# Because people razz me about always using method_missing in
# these I've decided to start including it even if it isn't needed

def method_missing(*x)

# We give the sudoku function in the standard form (standard for
# sudoku functions, that is): a 9x9 grid with spacing to break it
# into a 3x3 grid of 3x3 grids of character representations (most
# characters just represent themselves but special characters are
# represented by digraphs like \n, \t, \", etc.).

sudoku = %w{
__ __ __ __ __ __ __ __ __
n \s \n __ __ __ __ + e
__ __ __ e d \n __ f \s

\" __ __ n \n __ __ e __
__ n __ __ __ __ \s __ __
__ __ __ __ \" f __ __ n

e d __ __ n __ __ __ '
__ __ __ d __ __ \" __ __
+ __ \" __ __ __ __ n __

# To add the sudoku function as an instance method of this
# class, we need to go through several steps: sudoku is an
# array of 81 strings (produced by the %w{...}) with each
# string representing a character. We need to convert the
# representation into the character represented; given one of
# these strings, ch, %Q{"#{ch}"} produces a string with the
# representation enclosed in double quotes; so 'x' would be
# turned into '"x"' and '\t' would be turned into '"\t"', etc.
# Note that this is the inspect of the character we're looking
# for. If we eval it, we get the character, and if we collect
# all of them and join the resulting characters we get the 81
# character string we are after. evaling that defines the
# function for us, like so:

eval(sudoku.collect { |ch| eval(%Q{"#{ch}"}) }.join)

# These gyrations won't be needed in 1.9.3 if my proposal to add
# "sudoku_def" as a built-in is accepted.

# Now we create one of these objects

a =

# We call the sudoku method on it to get the cyphertext
# (it turns out we also pass the object in as a parameter,
# but that fact won't help you). Note that the name of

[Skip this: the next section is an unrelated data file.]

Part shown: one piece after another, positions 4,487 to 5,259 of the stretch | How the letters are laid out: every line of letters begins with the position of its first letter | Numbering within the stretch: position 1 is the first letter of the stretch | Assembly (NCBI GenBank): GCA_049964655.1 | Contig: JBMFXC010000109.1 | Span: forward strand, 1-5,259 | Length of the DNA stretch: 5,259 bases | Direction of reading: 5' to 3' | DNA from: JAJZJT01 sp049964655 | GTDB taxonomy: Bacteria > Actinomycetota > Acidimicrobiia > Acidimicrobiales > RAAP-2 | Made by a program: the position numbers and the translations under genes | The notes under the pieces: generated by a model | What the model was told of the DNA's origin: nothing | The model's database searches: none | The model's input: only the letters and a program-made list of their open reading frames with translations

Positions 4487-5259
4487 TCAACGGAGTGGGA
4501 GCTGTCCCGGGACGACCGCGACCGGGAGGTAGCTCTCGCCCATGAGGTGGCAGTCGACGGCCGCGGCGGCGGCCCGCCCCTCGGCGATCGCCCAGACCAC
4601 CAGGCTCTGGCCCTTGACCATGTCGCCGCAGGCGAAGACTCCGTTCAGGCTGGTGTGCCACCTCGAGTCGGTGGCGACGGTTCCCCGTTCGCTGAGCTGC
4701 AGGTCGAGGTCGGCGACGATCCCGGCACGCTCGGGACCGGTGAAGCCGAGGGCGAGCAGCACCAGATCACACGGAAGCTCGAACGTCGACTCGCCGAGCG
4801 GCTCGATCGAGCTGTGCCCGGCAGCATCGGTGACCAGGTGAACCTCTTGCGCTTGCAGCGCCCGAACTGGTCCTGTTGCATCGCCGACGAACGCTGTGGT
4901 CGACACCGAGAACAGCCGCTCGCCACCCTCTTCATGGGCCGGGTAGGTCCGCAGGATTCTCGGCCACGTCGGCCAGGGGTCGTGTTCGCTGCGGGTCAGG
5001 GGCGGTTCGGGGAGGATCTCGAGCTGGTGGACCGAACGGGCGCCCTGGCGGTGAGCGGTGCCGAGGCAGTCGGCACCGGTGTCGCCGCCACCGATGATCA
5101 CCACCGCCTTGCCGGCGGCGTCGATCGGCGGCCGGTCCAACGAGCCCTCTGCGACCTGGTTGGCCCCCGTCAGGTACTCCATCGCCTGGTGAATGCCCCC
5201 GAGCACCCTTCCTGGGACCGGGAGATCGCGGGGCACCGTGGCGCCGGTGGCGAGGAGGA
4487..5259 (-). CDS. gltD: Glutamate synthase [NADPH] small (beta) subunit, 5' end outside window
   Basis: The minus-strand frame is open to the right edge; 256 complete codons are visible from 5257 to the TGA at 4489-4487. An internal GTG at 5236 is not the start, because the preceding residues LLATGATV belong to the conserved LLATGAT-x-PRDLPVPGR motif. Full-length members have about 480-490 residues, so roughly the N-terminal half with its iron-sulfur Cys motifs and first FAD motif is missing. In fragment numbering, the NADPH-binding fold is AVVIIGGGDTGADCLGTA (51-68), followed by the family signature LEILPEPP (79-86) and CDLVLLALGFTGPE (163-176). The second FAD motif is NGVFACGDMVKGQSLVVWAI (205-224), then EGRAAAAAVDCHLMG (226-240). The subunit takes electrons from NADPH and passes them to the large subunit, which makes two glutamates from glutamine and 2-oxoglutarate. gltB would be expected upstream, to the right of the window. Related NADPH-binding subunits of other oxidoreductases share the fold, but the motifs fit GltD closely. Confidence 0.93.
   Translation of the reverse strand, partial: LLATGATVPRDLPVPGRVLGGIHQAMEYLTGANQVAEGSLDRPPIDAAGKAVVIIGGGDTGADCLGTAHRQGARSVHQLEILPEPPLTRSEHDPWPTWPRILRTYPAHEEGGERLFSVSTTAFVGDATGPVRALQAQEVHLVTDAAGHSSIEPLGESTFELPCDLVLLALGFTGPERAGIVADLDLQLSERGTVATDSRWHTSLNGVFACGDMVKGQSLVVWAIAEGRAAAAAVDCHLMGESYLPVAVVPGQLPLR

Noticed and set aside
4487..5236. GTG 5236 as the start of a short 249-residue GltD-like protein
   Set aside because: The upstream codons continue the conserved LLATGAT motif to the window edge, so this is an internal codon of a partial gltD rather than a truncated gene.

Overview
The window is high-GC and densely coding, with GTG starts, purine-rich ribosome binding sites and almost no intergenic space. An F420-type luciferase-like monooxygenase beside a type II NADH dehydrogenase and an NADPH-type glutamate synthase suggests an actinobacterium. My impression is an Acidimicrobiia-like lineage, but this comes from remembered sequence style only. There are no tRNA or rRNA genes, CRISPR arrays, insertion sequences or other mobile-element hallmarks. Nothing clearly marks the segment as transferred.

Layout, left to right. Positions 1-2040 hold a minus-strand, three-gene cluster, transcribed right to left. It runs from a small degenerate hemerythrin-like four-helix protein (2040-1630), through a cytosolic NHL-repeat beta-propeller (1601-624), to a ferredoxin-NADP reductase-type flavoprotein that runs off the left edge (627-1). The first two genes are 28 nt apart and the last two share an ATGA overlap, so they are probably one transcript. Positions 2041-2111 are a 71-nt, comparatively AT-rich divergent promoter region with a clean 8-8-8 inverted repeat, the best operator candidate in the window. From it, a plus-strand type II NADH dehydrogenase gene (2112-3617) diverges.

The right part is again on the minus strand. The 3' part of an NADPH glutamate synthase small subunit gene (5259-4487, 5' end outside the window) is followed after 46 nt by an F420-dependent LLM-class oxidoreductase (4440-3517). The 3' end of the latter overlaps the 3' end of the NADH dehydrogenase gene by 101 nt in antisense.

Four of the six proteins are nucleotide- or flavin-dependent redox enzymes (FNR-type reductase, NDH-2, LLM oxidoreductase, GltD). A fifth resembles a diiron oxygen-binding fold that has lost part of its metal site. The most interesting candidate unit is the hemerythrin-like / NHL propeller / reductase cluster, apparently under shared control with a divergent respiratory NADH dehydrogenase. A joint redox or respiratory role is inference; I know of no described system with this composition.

# the method has been redacted and possibly padded
# with one or more spaces.

cyphertext = a____(a)

# To decrypt it with our one-time pad we need a long string of pseduo
# random bits that the other guys won't know, and we peel them off as
# needed (byte at a time) to xor and add with bytes from the cyphertext
# to produce the message.

pad =

cleartext = ''
cyphertext.each_byte { |b|
pad,x = pad.divmod(256)
pad,y = pad.divmod(256)
cleartext << (((b^y)+x) & 0xff).chr
puts cleartext

# For the (lossy, but readable) simple substitution cypher we just
# use tr with a resticted set of characters and a scrambled version
# of the same.

cypher = "\a\b\t\n\v\f\r\e !\"\#$%&'()*
clear = "H;Vs5_^4FUl:mT<Z%+qoP8x2h|0M@()KO3B'/>\fCWd}1vE[]\r7!\t*L\\
\"\eDf~,\a=Yb?n{\nuz.`wRpirJGIk\bcQAS$e &X\v6#9Njagyt"


# And that's all there is to it...have fun!

Sam Livingston-Gray

Apr 1, 2010, 1:38:18 PM4/1/10
You crazy, crazy bastard. What did PDX.rb ever do without you? (=

(Sent from a mobile device with a tiny onscreen keyboard. As such, my
email may be more terse than you've come to expect from me.)

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Igal Koshevoy

Apr 1, 2010, 1:43:41 PM4/1/10
On 04/01/2010 10:38 AM, Sam Livingston-Gray wrote:
> Q: You crazy, crazy bastard. What did PDX.rb ever do without you? (=
A: We had less fun. :)